"The PHB calls out system shock: ANY TIME the character is affected by unnatural/magical aging (or) petrification (or) polymorph, they must make a system shock roll or die. Harsh but vital. Haste and Potions of Speed force the fighter to run this risk. So does Resurrection and Wish. Without this check to powerful magics the campaign becomes a world where everyone is always hasted and magic-users are altering the fabric of the planet without consequence. Use it unrelentingly."
Anthony also relates an amusing anecdote about a 16th level NPC cleric, being convinced to resurrect the party's 6th level magic-user, fails his system shock roll for mandatory aging, thus depriving the party of their source of easy healing.
System shock, originally called "Probability of Surviving Spells," has been around since Supplement I: Greyhawk (1976)...that is to say, since nearly the very beginning of the hobby (for a point of reference, Greyhawk is also the supplement that introduces the thief class to the D&D game). The mechanic is very little changed between OD&D and AD&D save that the percentage chance of survival has been granulated for each individual point of constitution from 3 to 18. The original table condensed the numbers as follows:
Constitution 3-6: 35%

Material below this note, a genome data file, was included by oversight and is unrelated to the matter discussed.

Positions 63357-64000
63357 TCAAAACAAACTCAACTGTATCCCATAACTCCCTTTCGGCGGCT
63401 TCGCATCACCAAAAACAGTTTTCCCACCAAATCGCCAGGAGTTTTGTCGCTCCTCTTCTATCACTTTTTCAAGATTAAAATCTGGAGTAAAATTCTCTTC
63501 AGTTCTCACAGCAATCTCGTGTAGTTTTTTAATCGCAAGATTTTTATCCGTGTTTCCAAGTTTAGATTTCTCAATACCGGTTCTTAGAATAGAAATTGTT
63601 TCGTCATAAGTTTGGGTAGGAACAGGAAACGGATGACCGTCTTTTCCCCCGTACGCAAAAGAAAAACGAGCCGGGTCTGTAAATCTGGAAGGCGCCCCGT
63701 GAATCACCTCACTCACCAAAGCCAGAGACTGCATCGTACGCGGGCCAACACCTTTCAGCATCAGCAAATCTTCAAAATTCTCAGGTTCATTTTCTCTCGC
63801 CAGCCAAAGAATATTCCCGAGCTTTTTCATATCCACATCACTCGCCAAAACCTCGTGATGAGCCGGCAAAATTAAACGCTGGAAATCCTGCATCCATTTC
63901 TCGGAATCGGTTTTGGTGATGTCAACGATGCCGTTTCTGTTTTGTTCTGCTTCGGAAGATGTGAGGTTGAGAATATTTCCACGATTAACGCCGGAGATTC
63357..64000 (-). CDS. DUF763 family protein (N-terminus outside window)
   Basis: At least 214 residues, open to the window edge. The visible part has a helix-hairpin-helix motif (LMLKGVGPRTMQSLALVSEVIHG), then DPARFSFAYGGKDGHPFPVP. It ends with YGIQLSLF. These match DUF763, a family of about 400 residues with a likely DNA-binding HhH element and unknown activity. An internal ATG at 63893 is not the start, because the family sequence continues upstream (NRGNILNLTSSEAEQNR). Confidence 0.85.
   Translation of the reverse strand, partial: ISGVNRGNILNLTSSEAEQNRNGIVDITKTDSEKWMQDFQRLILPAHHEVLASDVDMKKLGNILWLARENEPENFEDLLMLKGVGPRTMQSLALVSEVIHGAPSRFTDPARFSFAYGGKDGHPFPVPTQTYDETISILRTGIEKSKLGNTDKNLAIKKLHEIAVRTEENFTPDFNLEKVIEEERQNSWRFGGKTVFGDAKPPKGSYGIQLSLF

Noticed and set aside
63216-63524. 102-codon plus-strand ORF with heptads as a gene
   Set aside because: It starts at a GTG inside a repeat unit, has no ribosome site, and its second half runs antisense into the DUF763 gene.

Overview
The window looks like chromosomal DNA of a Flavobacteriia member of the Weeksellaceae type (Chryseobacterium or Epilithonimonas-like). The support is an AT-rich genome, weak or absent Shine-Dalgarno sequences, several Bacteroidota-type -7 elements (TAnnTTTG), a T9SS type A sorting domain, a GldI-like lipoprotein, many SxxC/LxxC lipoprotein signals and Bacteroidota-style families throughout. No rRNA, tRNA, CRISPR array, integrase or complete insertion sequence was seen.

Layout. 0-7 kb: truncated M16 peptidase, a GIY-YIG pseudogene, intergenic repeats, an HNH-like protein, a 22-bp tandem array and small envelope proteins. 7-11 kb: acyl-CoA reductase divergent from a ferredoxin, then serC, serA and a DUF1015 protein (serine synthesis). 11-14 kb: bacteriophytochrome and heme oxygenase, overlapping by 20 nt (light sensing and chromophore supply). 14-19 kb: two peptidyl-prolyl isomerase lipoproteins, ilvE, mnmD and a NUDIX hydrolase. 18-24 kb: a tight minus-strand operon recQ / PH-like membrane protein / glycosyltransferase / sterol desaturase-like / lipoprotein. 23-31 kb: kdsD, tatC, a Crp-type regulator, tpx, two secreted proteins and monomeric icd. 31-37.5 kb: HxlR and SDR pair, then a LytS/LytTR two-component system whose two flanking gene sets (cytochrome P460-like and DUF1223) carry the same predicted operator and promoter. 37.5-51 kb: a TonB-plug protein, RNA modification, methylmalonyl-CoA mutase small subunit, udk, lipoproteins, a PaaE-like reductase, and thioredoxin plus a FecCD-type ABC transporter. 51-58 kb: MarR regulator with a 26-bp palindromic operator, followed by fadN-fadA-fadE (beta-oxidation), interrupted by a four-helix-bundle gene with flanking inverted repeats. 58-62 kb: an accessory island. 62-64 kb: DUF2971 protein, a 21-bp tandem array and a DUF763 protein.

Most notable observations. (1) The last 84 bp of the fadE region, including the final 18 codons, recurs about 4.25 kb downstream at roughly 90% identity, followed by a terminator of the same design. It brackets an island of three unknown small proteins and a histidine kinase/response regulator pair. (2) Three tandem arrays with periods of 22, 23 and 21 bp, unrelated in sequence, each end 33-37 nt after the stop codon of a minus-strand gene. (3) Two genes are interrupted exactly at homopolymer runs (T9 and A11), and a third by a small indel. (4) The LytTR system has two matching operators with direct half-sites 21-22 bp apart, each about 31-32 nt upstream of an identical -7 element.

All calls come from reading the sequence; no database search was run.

Constitution 7-10: 55%
Constitution 11-12: 80%
Constitution 13-14: 90%
Constitution 15: 95%
Constitution 16: 98%
Constitution 17: 99%
Constitution 18: 100%
None of the "basic" editions of the game (Holmes, B/X, BECMI) make use of system shock, and I'm not sure that's to the good of a better game. One of the knocks against all versions of basic D&D is its tendency to devolve to more superheroic fantasy with the acquisition of readily utilized, high level magic. Parties that can haste themselves with impunity, polymorph their henchmen into dragons, and raise dead with nary a concern make for nigh unstoppable forces in a campaign world, untroubled...and unchallenged...by the usual dangers and detriments of the game world.
Utilizing system shock, "unrelentingly" as Huso suggests, is a great way to make such high level magics feel a bit more dangerous to the user...a double-edged sword, certainly worth the risk in many cases, but still risky. And it's such an easy rule to implement: players write down their percentage on the character sheet (based on an ability that rarely changes), and whenever the character makes use of a risky action, the DM simply requests "Check system shock, please."
No fuss, no muss. It adds to depth of play, as players have an additional tactical decision to make, without adding a significant amount of procedural time. It extends the challenge of play past mid-levels. And it models a bit of fantasy literature with spell-casters displaying reluctance at the casual use of high powered magic. For me, that's a win-win-win.
Happy Wednesday, folks.